President Barack Obama said Monday he would begin distributing $15 billion to the states within two days to help them with Medicaid payments to the poor.
The money will begin reaching the states Wednesday from the newly passed $787 billion economic stimulus program, Mr. Obama told the nation's governors during a meeting at the White House.
The recession has had a huge impact on state budgets, and one area public officials are struggling with is in meeting costs in the Medicaid program for the poor. The program is underwritten jointly by states and the federal government.
Speaking to state chief executives at the close of the three-day winter session of the National Governors Association, Mr. Obama also addressed concerns about the stimulus plan raised by a handful of Republican governors who have called the plan overly large and wasteful .
At issue is a proposed expansion of state unemployment benefits for part-time workers and others who where previously ineligible to receive the funding. Some GOP governors - several with an eye on the 2012 presidential contest including Mark Sanford of South Carolina and Bobby Jindal of Louisiana - say they may not accept that funding because it will require a tax increase on employers once the stimulus money runs out.
Mr. Obama addressed that critique directly, and warned against allowing political considerations to cloud a discussion of the stimulus program.
"I think there are some very legitimate concerns on the part of some about the sustainability of expanding unemployment insurance. What hasn't been noted is that that is $7 billion of a $787 billion program. And it's not even the majority of the expansion of unemployment insurance," Mr. Obama said.
He added, "If we agree on 90 percent of this stuff, and we're spending all our time on television arguing about 1, 2, 3 percent of the spending in this thing, and somehow it's being characterized in broad brush as wasteful spending, that starts sounding more like politics. And that's what right now we don't have time to do."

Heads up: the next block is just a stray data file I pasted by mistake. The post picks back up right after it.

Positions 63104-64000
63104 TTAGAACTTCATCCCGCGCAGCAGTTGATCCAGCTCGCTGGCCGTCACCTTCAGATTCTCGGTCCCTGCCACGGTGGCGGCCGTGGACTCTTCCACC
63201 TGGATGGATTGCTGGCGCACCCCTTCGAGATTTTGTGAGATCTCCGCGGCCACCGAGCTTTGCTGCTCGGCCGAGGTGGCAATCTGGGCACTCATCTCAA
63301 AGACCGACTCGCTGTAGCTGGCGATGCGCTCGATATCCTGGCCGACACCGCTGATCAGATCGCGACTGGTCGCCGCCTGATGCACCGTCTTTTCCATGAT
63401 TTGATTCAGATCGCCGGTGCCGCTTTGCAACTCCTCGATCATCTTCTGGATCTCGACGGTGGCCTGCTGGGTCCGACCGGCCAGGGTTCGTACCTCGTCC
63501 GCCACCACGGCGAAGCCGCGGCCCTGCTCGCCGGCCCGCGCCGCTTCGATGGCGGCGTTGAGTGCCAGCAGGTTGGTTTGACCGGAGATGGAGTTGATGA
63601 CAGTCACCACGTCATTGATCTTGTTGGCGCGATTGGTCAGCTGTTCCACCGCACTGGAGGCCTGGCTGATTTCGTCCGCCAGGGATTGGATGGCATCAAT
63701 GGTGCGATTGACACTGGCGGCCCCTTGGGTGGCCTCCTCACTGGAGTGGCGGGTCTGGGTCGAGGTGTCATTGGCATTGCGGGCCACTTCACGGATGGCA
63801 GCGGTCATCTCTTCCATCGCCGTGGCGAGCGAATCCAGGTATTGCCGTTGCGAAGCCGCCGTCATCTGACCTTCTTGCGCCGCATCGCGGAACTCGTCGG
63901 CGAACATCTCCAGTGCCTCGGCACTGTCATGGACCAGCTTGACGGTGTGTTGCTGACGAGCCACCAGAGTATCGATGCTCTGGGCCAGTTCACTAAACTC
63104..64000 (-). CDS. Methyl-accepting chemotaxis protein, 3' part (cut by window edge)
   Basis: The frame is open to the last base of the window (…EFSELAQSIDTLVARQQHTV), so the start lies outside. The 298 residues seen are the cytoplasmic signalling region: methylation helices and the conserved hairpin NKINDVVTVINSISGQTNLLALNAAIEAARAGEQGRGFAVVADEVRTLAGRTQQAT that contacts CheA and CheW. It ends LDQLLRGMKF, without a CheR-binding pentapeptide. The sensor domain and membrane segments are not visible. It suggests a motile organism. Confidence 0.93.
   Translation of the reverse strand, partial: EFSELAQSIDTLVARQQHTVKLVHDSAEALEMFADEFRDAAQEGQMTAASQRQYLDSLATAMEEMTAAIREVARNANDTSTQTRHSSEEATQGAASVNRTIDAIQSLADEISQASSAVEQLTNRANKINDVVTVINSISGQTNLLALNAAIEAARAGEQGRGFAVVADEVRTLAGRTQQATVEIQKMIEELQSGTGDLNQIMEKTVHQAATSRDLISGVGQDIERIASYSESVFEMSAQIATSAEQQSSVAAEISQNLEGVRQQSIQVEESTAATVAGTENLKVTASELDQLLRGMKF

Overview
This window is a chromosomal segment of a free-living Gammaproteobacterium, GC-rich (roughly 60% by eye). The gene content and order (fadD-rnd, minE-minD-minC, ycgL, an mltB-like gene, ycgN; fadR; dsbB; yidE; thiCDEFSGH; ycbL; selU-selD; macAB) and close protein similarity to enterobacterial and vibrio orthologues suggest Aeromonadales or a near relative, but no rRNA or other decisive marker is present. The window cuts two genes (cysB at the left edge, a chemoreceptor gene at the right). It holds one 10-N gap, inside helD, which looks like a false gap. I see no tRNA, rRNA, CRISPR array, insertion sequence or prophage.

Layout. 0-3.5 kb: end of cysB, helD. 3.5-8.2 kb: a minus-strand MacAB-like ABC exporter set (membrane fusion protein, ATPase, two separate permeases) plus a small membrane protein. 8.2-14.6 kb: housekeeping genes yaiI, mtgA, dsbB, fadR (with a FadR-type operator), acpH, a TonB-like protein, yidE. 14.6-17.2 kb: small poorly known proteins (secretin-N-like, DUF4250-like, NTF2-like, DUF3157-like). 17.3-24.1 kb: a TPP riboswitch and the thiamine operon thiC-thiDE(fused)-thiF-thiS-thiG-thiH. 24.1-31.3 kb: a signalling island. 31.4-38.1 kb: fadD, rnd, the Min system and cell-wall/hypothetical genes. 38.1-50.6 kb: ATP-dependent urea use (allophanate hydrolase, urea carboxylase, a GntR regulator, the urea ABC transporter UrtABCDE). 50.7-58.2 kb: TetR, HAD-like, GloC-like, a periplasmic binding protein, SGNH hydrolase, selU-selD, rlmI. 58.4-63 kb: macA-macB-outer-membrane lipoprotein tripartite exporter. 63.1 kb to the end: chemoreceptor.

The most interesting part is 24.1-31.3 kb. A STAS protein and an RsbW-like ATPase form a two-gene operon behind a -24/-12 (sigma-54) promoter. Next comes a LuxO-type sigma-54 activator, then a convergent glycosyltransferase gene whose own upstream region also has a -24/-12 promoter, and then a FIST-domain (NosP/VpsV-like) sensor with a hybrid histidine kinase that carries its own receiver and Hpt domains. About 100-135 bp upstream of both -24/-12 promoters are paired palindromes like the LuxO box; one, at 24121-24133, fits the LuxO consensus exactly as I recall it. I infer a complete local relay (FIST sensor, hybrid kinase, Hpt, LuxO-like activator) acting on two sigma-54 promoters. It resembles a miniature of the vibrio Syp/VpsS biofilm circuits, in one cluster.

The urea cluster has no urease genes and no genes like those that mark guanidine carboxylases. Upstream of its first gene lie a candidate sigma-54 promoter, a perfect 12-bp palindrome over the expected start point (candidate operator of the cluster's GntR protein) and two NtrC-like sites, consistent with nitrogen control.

He named Earl Devaney, a former Secret Service agent who helped expose lobbyists' corruption at the Interior Department, to head the new Recovery Act Transparency and Accountability Board. Vice President Joe Biden also will be given a role coordinating oversight of stimulus spending, Obama said.
Mr. Obama created the board as an at-large body to oversee how the government spends the $787 billion stimulus package.
The president also was expected toat a White House summit on fiscal policy before he travels to the U.S. Capitol Tuesday for his first address to Congress. Those invited to Monday's summit include independent experts, representatives of unions and advocacy groups, and members of Congress.
Federal regulators, meanwhile, pledged they will launch a revamped program tostarting Wednesday. Several regulatory agencies issued the statement Monday amid growing concern that some of the biggest U.S. banks may need additional assistance to survive the fallout from the worst financial crisis since the 1930s.
The statement did not name any specific banks or respond to reports that the government was consideringThe White House just last week downplayed persistent speculation that some banks could be effectively nationalized by the federal government.